Losing Chips Sinks Ships

A new book edited by John Kindt, a business professor who has made a career out of tying gambling to every ill under the sun, argues that betting on games of chance "threatens national security." It's not just that "gambling addiction...is increasing among U.S. military personnel, hampering readiness." More important, whereas money spent on every other good or service stimulates the economy, money spent on gambling vanishes into a black hole:

Casinos drain money from consumer products and services, weakening the economic engine that ultimately drives defense spending, according to the latest volume in the three-part United States International Gambling Report Series.

"We cannot maintain a strong military presence with a weak economy," said University of Illinois professor John W. Kindt, a national gambling critic and contributing author and editor of the series. "Widespread gambling gambles with our national security by dragging down our national economic security."

Gambling siphons money from the traditional consumer economy, where an economic "multiplier effect" triples the value of every dollar spent by creating jobs that supply goods and services, according to research compiled in the first academic collection examining gambling and its costs to society.

And what is it that prevents this mutiplier effect from working when people spend money on gambling instead of movies, music, athletic events, skiing, or some other form of entertainment? Don't dollars earned by casino employees and investors "creat[e] jobs that supply goods and services"? Or is the money so embarrassed about being involved in such a sordid business that it stays hidden in their pockets, never seeing the light of day again?

Greg Beato noted Kindt's predictions of gambling-induced catastrophe in his May 2006 Reason article "Sin Cities on a Hill." 

[Thanks to Bruce Bartlett for the tip.]

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  • phalkor||

    if he is exclusively speaking about illegal gambling then he is correct, it it a black hole. the same thing can be said for any black market product or service trade. we should legalize all things.

  • Douglas Gray||

    Actually, the gambling industry is pretty good at voluntarily redistributing wealth from wealthier folks to those with relatively low paying jobs in the industry.

  • ||

    People WILL gamble,period. They've done it since the dawn of time, legal or not, and there can be no doubt that there will be gambling going on when the Second Coming is sounded.

    The only sane thing to do is legalize, regulate it and- and since the good professor is worried about the loss of revenue- tax it.

  • ||

    Try telling a Nevadan that the there's no multiplier effect with gambling money. The state is built on it, and when the economy tanks, the Nevada economy tanks much harder.

    But we should clearly outlaw it anyway, because this guy thinks it slightly unsavory. And we can't be offending this assmunch.

  • Kolohe||

    Dr. Kindt would plotz if he learned how many soldiers and sailors are addicted to WoW and the like.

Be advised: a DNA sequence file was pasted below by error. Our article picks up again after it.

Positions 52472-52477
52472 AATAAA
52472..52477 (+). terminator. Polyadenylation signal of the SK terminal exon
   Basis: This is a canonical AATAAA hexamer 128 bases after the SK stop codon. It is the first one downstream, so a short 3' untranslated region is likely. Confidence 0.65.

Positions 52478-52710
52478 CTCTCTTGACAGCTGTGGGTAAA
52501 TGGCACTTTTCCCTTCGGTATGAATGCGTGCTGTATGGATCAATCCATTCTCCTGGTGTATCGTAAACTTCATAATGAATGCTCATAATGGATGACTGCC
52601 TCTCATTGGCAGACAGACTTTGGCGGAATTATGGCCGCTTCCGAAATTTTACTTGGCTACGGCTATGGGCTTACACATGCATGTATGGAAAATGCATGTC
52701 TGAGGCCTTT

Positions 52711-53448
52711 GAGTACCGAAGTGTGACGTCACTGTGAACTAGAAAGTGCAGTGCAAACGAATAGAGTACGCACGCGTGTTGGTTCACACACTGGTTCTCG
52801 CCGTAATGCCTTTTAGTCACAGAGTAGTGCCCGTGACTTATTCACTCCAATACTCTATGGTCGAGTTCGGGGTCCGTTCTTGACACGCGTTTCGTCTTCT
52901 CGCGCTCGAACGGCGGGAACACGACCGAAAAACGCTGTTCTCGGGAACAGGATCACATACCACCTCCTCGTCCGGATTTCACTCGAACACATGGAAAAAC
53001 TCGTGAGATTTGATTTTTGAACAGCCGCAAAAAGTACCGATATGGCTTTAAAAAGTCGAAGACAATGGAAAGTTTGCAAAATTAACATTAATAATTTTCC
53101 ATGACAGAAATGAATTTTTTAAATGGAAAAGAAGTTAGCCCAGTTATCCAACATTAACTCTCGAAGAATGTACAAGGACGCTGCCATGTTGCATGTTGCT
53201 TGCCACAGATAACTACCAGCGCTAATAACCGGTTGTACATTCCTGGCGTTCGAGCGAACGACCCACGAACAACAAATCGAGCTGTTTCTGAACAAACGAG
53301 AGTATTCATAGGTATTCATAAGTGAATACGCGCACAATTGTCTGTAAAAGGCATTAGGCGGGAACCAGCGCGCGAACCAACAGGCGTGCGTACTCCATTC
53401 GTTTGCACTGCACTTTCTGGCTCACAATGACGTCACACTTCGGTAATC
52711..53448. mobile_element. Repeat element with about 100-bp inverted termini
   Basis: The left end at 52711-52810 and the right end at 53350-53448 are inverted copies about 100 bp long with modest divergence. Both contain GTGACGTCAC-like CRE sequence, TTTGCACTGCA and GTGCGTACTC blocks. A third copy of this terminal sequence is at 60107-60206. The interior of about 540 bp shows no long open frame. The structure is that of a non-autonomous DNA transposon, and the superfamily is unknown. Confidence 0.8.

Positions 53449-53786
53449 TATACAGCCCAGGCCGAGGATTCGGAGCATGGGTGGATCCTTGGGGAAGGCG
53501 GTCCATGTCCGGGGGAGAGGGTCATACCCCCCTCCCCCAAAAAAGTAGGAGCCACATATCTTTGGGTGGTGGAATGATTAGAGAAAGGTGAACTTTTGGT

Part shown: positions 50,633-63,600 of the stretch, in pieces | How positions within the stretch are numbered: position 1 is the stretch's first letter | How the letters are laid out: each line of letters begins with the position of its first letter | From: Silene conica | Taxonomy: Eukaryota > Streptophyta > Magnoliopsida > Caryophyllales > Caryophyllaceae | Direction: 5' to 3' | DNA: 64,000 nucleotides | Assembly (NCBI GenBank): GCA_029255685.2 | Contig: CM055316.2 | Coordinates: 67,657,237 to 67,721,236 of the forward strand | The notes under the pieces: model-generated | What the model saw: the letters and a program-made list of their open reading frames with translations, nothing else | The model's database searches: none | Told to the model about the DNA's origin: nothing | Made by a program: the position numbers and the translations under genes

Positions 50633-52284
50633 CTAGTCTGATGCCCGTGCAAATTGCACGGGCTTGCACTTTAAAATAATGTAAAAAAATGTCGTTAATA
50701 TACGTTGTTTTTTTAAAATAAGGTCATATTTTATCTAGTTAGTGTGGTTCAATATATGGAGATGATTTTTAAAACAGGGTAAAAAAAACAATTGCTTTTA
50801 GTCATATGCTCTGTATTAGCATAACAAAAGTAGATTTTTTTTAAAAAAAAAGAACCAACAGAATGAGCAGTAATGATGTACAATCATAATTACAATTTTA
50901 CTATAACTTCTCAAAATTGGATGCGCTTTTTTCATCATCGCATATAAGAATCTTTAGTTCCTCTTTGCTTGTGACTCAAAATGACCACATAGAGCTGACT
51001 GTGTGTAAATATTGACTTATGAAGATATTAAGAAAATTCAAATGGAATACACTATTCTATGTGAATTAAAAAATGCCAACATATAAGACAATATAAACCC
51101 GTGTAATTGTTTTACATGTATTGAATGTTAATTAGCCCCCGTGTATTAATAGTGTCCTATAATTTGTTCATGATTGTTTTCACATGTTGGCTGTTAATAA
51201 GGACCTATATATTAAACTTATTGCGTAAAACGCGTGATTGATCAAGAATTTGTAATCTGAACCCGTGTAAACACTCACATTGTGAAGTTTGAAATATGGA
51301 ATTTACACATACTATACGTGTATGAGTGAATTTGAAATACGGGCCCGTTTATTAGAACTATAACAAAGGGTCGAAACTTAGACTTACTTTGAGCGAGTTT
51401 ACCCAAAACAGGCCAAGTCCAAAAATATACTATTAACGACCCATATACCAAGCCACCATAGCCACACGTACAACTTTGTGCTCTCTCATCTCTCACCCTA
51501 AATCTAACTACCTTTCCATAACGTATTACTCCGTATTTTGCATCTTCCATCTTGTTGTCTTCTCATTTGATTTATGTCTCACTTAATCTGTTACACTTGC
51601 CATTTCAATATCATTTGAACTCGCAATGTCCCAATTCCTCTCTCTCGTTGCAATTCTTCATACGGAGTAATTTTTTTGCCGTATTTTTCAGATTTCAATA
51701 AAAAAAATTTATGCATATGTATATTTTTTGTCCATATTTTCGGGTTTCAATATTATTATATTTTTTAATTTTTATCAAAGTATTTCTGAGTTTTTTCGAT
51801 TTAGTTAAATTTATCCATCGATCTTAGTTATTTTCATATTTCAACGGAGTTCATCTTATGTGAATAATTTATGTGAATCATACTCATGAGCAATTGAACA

• creech||

    Whereas money spent on, say, the salary of business professors, is an investment. This particular professor would probably advocate the "broken windows" policy for economic recovery. Let's just decimate the Illini professor corps and give students back some of there tuition money so they can advance the pizza, beer, and condom industries (among many other worthy businesses.)

  • Xeones||

    Shut the fuck up, John Kindt.

  • High Every Body||

    Or is the money so embarrassed about being involved in such a sordid business that it stays hidden in their pockets, never seeing the light of day again?

    It goes into the underground economy of bath tub gin and cheap floozies never to be seen again. Well, until somebody buys a Cadillac or a BMW.

  • ||

    ""And what is it that prevents this mutiplier effect from working when people spend money on gambling instead of movies, music, athletic events, skiing, or some other form of entertainment?"""

    That was my first thought, legal gambling is an industry supported just like any other industry.


    """"Widespread gambling gambles with our national security by dragging down our national economic security.""""

    As Phalkor points out, it's blackmarkets that drag the economy down in this respect. Kindt is making a arguement on why we need to legalize drugs and hookers, he just doesn't know it.

  • Warty||

    Yo, his name sounds like Cunt. Fuck John Cunt.

  • ||

    Ice cream has no benefit. It is a black hole into which millions of consumers pour their money and from which it never comes back. It makes people fat and ruins lives.

    I say we need to make ice cream illegal so those dirty ice cream shareholders can no longer profit off of the misery of the ice cream-eating poor.

    STOP THE ICE CREAM CONSPIRACY

  • dfd||

    if he is exclusively speaking about illegal gambling then he is correct, it it a black hole.

    No it's not. Even if he is speaking of illegal gambling he's still wrong.

  • Colonel_Angus||

    Wouldn't even money processed through a black market eventually wind up back in the overall market?

  • ||

    Wouldn't even money processed through a black market eventually wind up back in the overall market?

    Yes, I think a few people here are confusing taxes and economics. If you have a black market job, you'll still spend your money like everyone else (and create jobs, innovate, invest, etc.). You'll just skip the government's cut on the first go around.

  • jtuf||

    Let me get this straight. Central government planning of the economy is justified, because funding the military is the proper function of the populace!? Sigh, my grandparent's generation won the Cold War. My parent's generation lost the resulting peace.

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